If North Las Vegas Police Department K-9 unit dog Zorro was a human officer, his stamina and policing skills would have run his colleagues out of a job, they say.
The black Belgian Malinois, a rarity for the breed, spent eight years as a single-purpose service dog with a strong reputation.
"When you think of Zorro, he was an action dog," said Officer Gary Nellis. "That's a perfect description."
Zorro is now thought of in remembrance. The 13-year-old dog was put to sleep in July after a battle with age- related illnesses.
Zorro jumped high, listened dutifully and was a department asset from day one with the North Las Vegas Police Department, Nellis said.
His first find, Nellis said, was during a jailbreak attempt in 2003.
A federal inmate was loose in a North Las Vegas neighborhood, and Zorro went on the hunt.
He led his handler to a parked car, but the officer couldn't see a suspect underneath.
"He had climbed under the van and positioned his body on the axle," said Officer Shane Allen. "We wouldn't have found him without the dog."
Years later, Zorro's nose was vital during a search for evidence after a convenience store robbery turned deadly, Allen said. The suspect fled and pitched his weapon in the process.
Little did officers know, but the suspect had wedged the gun in the engine compartment of a car. Zorro knew, Allen said.
"The detectives were overjoyed," he said.
Zorro assisted officers and was the first face seen in many police events, Nellis said.
"Even though it's tough to say, they are the ones to catch the bullets sometimes," he said. "They are the ones to sacrifice."
Zorro was never injured on duty.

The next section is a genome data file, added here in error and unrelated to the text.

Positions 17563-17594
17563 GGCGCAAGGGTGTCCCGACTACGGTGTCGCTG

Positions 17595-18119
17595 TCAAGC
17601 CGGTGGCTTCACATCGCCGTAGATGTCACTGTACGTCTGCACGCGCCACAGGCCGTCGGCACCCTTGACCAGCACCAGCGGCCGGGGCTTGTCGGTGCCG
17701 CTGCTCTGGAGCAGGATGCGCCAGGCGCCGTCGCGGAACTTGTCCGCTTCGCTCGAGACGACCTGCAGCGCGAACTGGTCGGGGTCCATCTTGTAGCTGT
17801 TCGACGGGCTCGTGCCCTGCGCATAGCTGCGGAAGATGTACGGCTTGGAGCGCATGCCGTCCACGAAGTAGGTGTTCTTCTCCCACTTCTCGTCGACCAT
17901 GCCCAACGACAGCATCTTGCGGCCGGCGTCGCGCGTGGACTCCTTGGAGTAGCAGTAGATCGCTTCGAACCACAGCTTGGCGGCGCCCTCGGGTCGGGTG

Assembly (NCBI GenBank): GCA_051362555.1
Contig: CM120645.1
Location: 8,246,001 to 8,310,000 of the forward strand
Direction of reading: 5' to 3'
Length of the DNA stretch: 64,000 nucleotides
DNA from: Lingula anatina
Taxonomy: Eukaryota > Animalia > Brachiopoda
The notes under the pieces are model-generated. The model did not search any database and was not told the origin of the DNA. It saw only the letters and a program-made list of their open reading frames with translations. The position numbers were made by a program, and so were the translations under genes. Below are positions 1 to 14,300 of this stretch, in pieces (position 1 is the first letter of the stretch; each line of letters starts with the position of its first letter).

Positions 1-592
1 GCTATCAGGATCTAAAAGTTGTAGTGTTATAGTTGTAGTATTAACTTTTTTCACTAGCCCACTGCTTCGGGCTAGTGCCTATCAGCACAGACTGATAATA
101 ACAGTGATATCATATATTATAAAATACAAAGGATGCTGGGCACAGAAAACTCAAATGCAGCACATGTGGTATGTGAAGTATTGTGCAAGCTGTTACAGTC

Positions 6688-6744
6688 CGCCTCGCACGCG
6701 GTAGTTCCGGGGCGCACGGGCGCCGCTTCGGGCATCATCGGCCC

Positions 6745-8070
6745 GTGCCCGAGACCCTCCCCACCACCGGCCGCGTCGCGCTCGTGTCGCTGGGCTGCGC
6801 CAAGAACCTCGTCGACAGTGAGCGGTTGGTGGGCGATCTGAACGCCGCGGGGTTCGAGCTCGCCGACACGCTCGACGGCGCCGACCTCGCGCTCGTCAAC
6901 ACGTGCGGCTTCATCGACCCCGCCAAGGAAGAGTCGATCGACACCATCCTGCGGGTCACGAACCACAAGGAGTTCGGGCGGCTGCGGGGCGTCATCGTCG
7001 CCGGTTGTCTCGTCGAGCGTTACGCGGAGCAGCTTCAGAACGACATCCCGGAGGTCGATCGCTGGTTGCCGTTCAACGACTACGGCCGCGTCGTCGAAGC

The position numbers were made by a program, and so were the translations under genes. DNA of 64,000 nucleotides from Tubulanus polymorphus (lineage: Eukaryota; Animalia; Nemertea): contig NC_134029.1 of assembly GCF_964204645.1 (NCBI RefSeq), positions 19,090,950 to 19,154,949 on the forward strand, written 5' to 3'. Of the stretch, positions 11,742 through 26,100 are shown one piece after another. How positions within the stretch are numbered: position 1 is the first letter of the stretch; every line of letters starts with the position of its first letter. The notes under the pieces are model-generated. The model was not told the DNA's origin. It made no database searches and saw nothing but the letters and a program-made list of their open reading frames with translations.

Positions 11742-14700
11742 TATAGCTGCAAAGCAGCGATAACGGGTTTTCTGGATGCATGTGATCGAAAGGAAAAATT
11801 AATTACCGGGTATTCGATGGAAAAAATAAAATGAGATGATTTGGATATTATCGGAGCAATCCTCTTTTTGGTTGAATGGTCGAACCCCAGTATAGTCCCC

He was trained to locate a suspect and bite and hold him in place until officers could take over.
"He was a launcher," said Sgt. Rob Dixon. "He'd get annoyed if you didn't let him go in and get the prize."
Zorro would jump forward and catch his target at full force, said Nellis, who experienced the tactic during regular drills.
"(My fellow officers) were making bets I'd be put on my derriere," he said, about one instance.
Zorro was about 4 years old when the Las Vegas Metropolitan Police Department purchased him from a breeder in Holland. The dog excelled during technical training, but his position was unexpectedly terminated, Allen said.
The department offered Zorro to North Las Vegas, which was then rebuilding its K-9 unit.
"If Metro would have known what we got, they would have taken him back," Allen said. "He turned out to be a phenomenal dog."
Zorro was partnered with Officer Ian Schwanitz, and the pair won awards for their police work. Schwanitz could not be reached for comment.
Zorro trained, worked and lived with Schwanitz through his department days and into retirement. Zorro was relieved of duty in November 2011. He had difficulty moving, and his black fur was rapidly turning gray.
"He looked like a little old man," Allen said.
Zorro died July 3. Allen spoke at Zorro's funeral July 18.
"I thanked him for his service and talked about the bond with a K-9 unit dog," he said. "Those of the K-9 handlers there knew what that bond means. They become part of your family."
The event was attended by several North Las Vegas Police Department divisions and K-9 bureaus from other valley agencies. The handlers conducted a ceremonious "K-9 Send Off," a variation of a 21-gun salute in which all police dogs in attendance bark together.
The event took place at Craig Road Pet Cemetery, 7450 W. Craig Road, where Zorro is buried.
Nonprofit North Las Vegas K-9 Teams cared for Zorro during his life and career and is in the process of funding a headstone for his memory.
"We take care of them from they day we get them until the day we put them in the ground," Allen said.
Contact Centennial and North Las Vegas View reporter Maggie Lillis at firstname.lastname@example.org or 477-3839.